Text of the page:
In my early days in education, a wise leader said to me, “The trends in education swing like a pendulum.” At the time we were focused on No Child Left Behind; now, almost twenty years later, we are focusing again on the needs of the whole child, but with a different perspective. In the 21st century, we understand the needs of the whole child include social-emotional learning, and we also know that technology is a ubiquitous, essential, and powerful part of education. So we must ask ourselves this necessary question: How can SEL and edtech work together to benefit students?
In order to answer this question, we must take a look at the future of our children. With the growing prevalence of technology in every facet of our lives – from digital grocery shopping to project management, students must be equipped to do more than watch YouTube videos and post on Instagram. They need a thorough and practical knowledge and understanding of information systems, typing skills, and coding. Technology will continue to be a part of everything in their lives, so the true test is knowing more than the mechanics ― it’s knowing how to use tech with purpose. They need to be taught the consequences, positive and negative, of their interactions with technology. It is a matter of ethics and morality.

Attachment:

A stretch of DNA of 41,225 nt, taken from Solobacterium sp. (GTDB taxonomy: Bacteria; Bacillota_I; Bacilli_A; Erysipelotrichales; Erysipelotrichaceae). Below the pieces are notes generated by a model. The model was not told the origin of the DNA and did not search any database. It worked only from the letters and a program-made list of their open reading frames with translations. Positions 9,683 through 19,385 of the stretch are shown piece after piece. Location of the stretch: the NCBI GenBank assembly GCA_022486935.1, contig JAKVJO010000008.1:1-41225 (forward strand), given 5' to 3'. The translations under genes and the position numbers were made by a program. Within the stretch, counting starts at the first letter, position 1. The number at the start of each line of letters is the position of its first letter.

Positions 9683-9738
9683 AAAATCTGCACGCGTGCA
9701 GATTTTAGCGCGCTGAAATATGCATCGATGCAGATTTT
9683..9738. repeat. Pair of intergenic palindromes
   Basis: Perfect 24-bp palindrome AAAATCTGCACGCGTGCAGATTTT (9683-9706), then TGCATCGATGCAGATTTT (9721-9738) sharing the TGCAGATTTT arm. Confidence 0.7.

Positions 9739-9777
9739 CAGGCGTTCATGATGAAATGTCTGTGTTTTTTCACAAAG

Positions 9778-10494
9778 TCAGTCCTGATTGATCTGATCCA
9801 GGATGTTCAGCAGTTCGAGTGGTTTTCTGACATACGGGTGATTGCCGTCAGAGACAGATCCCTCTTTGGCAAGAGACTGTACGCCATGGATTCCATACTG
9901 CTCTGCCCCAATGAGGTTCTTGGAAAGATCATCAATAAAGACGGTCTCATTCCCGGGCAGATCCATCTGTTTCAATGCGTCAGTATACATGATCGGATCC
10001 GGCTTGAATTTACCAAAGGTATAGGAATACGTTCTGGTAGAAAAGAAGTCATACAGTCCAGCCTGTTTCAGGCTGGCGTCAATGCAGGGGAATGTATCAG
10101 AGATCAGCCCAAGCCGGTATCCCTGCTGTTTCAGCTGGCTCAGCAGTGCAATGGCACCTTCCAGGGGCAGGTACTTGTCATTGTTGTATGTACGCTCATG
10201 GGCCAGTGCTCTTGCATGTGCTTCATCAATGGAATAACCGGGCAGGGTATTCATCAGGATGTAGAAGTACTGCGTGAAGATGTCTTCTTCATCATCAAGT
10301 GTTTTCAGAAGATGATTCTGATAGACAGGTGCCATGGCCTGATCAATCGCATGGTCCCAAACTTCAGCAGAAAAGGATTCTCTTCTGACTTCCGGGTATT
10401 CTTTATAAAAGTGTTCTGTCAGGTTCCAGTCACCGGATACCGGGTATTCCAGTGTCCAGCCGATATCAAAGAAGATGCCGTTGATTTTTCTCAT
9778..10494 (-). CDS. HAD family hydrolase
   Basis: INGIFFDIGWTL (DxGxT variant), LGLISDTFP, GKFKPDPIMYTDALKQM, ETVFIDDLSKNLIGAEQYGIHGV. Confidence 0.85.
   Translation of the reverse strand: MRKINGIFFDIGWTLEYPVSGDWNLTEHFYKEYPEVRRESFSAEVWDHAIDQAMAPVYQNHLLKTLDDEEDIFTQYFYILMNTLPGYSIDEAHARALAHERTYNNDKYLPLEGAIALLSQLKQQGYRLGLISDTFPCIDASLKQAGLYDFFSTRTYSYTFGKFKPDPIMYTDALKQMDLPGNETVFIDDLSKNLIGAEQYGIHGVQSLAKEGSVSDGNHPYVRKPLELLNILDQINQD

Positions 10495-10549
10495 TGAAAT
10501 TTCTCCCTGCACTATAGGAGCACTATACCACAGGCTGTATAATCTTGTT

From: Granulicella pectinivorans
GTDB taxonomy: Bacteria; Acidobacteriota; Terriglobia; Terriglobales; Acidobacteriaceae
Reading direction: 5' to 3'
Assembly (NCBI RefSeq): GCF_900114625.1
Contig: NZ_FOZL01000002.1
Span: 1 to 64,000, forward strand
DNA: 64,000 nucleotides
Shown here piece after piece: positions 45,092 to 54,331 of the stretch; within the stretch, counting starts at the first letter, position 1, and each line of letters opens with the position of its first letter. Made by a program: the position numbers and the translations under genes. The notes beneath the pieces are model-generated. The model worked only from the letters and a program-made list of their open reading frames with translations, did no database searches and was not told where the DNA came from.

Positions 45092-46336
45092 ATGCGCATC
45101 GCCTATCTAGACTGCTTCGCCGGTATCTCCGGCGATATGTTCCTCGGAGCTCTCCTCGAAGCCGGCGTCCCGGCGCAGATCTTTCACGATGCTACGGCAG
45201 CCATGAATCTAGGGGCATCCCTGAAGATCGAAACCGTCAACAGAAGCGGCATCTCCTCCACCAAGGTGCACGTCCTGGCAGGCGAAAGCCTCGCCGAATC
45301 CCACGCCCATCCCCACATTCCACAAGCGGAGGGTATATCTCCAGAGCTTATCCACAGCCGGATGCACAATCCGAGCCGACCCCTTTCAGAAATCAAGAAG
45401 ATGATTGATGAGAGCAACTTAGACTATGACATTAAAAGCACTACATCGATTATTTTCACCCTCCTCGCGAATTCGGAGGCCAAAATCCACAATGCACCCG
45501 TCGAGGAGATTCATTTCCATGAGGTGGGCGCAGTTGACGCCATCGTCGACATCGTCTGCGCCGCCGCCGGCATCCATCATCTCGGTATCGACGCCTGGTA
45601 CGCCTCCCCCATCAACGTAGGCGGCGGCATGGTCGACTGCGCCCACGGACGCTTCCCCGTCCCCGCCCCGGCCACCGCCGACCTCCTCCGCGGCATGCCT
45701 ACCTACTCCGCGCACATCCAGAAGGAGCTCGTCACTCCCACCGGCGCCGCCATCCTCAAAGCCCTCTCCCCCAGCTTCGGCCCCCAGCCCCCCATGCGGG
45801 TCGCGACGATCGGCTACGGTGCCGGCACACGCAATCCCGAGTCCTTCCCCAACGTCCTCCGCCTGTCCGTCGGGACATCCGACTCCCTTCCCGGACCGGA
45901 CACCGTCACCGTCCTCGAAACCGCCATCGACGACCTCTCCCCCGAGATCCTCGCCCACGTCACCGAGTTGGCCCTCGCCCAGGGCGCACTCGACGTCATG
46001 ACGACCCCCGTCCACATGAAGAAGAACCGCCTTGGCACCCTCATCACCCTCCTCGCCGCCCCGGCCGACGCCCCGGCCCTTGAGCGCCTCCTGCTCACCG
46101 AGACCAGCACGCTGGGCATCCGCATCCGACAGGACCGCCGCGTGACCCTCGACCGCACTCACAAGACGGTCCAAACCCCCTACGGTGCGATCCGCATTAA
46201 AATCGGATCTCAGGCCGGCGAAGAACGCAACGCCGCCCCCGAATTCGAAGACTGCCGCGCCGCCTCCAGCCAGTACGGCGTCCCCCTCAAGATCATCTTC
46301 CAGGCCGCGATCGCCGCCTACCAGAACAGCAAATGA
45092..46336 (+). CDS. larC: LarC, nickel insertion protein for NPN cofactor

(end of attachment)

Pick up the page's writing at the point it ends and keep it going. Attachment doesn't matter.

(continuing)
According to Miriam-Webster, ethics are the principles of conduct governing a group and morals are principles of right and wrong behavior. In our society, how do we know what is right and wrong? Regardless of our political or religious beliefs, one thing upon which we can all agree is the law of love – doing good for ourselves and others.